I never thought I could nix my sweet tooth. I just figured it’s something that you’re born with. To a large extent, that’s actually true. Not only are humans programmed to prefer sweet over bitter, (which is no doubt an evolutionary advantage, as many bitter tastes are actually poisonous), but by the time we’re born and as we’re growing, our taste is already fairly developed.
   The latter part is courtesy of a number of factors, including what our mother chose to eat while we were in utero, whether we were breast-fed or formula fed, and even now—what evidence suggests—what our Dads and even grandparents ate. The last point I made is not one to gloss over. If the evidence, which has presented itself today, is correct, then the food choices we put into our bodies today—will affect several unborn generations after us. In sum, we’re making direct health decisions for people who are yet to be born!
   With all of our “advances” in medical care, we must ask ourselves why is life expectancy dropping for the first time since 1993? When I was born in the mid-’80s, type 2 diabetes—a disease that is inextricably linked to our excessive sugar intake—was known as ‘adult-onset diabetes’. Now in just three decades, it’s common among children, affects 1 in 11 adults worldwide, 37 per cent of whom live in the western Pacific region; and one in seven births is impacted by gestational diabetes. In New Zealand alone, nearly 286,000 people were diagnosed with diabetes in 2015—a doubling over the last decade. If the rate continues at this pace, diabetes is projected to cost Kiwis more than $1,000 million in annual health care costs in five years’ time.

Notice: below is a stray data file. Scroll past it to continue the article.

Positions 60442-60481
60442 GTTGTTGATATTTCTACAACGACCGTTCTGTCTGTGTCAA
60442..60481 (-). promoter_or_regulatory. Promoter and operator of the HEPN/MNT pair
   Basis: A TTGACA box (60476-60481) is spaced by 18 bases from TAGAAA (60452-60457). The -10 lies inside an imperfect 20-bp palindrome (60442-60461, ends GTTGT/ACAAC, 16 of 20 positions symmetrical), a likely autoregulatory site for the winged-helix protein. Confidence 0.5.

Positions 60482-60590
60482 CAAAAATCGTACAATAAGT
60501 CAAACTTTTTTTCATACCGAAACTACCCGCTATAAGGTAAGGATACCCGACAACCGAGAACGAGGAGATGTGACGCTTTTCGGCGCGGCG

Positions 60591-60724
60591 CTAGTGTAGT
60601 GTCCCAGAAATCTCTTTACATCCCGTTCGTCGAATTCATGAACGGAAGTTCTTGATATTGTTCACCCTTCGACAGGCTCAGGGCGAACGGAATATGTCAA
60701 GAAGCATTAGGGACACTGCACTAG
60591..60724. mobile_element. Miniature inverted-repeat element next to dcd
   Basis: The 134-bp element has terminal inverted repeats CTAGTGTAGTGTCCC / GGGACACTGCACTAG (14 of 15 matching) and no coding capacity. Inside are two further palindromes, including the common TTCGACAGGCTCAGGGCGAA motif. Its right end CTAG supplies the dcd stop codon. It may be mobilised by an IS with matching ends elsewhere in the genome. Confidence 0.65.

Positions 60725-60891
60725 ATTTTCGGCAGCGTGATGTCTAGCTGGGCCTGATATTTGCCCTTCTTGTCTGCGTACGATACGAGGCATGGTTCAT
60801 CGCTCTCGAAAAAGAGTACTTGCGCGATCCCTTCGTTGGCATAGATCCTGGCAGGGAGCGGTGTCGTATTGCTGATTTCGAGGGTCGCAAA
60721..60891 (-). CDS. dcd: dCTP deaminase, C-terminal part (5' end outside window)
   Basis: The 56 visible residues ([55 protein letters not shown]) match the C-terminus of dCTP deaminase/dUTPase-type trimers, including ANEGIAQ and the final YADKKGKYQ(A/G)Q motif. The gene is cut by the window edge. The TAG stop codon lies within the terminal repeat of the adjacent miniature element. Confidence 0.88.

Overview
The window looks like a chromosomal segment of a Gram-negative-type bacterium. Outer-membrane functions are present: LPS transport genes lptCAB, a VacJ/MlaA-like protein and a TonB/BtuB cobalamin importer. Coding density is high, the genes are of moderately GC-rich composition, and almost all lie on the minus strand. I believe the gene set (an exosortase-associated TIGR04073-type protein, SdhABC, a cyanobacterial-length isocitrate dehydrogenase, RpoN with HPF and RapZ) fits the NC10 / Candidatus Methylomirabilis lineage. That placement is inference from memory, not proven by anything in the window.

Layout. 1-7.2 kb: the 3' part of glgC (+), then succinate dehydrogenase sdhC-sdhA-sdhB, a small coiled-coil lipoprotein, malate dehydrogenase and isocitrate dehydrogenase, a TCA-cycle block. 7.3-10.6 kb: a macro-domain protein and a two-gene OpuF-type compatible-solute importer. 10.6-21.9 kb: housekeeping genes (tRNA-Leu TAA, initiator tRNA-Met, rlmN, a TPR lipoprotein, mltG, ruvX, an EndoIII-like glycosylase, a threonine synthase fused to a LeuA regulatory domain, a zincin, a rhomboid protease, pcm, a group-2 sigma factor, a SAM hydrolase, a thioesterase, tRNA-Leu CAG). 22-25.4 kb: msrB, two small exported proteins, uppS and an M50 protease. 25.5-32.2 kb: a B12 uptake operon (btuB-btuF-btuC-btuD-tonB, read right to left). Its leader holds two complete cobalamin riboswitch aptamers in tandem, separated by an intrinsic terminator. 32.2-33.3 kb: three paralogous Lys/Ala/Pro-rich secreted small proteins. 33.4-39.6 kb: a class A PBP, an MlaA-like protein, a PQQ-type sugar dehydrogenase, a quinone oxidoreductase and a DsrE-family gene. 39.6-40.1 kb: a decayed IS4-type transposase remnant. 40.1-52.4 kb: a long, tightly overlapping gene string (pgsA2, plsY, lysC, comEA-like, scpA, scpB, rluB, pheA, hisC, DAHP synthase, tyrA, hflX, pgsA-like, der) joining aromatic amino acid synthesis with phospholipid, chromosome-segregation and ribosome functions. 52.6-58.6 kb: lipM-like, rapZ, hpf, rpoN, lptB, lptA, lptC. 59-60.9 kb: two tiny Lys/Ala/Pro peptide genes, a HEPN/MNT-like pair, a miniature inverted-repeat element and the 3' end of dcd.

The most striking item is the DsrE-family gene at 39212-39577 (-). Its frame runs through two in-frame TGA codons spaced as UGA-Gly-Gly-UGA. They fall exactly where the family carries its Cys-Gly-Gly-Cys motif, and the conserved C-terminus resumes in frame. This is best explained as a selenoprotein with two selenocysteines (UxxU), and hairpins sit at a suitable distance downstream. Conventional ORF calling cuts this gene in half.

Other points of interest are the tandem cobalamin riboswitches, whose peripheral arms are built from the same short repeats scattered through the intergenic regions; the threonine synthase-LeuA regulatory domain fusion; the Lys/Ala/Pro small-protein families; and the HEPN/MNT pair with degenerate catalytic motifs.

The statistics seem startling enough, but perhaps not as startling as something closer to home, like the amount of free sugars—or sugars not bound by fibre—that we’re consuming on a daily basis. The upper limit of free sugars for the day—and I emphasize the word upper—is 6 teaspoons for a woman, 9 for a man. However, New Zealanders, in particular, are consuming around 27 teaspoons per day per person, according to the Sugar Research Advisory Service. That’s well over three to four times the upper limit for the day!